Scalloped Hammerhead Shark
Common Names: Scalloped Hammerhead
Scientific Name: Sphyrna lewini
Size: Up to 4.2m
Found: Worldwide in coastal regions of tropical, subtropical and moderate climate zones.
Population Status: Endangered (IUCN 2013)
The teeth are designed for grasping prey that is small
enough to swallow whole. They have overlapping roots and finely serrated blades. Upper teeth are broader than lower teeth.
Scalloped Hammerheads feed on bony fishes, possibly
crustaceans, squid and sometimes stingrays and smaller
Viviparous (give birth to live young). Males reach maturity at around 10 years, and females at around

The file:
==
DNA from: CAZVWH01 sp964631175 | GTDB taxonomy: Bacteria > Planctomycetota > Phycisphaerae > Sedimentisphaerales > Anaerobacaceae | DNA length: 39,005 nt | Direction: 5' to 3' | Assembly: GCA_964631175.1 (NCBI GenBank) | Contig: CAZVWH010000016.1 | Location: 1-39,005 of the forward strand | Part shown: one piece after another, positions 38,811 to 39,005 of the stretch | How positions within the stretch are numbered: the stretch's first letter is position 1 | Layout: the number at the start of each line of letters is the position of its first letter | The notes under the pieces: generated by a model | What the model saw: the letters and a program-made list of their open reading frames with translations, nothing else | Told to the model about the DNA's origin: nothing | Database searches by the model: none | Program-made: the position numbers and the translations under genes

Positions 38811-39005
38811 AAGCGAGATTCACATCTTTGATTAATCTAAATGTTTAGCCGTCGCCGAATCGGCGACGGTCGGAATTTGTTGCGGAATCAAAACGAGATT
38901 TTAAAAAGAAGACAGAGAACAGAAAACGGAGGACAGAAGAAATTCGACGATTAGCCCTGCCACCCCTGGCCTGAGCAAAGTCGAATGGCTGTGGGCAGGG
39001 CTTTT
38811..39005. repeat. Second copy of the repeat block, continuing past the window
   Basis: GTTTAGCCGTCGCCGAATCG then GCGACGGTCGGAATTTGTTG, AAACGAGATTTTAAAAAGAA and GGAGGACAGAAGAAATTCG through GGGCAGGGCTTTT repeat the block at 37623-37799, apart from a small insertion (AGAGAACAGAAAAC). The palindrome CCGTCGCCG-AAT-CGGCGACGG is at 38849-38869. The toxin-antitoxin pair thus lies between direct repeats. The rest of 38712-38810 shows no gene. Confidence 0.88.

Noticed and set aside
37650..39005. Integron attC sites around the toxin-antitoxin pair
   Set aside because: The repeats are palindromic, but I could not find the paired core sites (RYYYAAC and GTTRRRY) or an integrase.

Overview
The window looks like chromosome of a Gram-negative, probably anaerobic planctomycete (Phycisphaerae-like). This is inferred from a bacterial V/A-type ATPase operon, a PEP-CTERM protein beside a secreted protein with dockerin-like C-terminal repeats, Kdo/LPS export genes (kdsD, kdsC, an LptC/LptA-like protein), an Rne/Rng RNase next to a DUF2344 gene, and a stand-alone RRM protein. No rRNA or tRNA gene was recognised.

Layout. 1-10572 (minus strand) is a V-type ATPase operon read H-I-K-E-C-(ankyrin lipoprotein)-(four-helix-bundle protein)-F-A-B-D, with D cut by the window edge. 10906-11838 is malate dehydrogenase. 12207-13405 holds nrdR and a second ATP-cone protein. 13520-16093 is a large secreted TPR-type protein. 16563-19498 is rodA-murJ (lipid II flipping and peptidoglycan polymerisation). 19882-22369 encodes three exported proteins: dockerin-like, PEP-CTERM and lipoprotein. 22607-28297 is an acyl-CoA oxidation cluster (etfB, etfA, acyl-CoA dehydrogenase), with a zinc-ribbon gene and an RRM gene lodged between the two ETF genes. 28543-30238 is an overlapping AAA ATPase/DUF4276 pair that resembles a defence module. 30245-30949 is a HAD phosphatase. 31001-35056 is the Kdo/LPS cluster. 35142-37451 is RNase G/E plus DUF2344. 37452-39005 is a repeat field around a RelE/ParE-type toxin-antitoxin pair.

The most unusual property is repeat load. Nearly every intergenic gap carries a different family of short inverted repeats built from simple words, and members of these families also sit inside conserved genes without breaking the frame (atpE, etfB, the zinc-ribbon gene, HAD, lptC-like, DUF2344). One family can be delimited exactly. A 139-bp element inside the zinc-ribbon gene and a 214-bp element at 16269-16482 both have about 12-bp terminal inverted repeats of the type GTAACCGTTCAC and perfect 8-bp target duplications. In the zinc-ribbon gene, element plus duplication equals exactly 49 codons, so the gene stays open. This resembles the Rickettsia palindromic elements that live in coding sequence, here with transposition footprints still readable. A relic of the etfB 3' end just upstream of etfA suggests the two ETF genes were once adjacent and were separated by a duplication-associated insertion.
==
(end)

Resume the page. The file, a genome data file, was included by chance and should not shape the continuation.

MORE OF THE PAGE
15-16 years of age. After a gestation period of 12 months females give birth to between 15-30 pups. When young are born, the "hammer" is made of very soft cartilage so as to assist with the birth process.
Scalloped hammerheads can be found in Intertidal areas, Estuaries, Sandy Plains, Rocky Reefs, Coral Reefs and open ocean environments.
Latest research shows that these sharks may make use of the earth's magnetic field during their migrations.
This shark species tends to form huge schools which may be related to feeding and reproduction.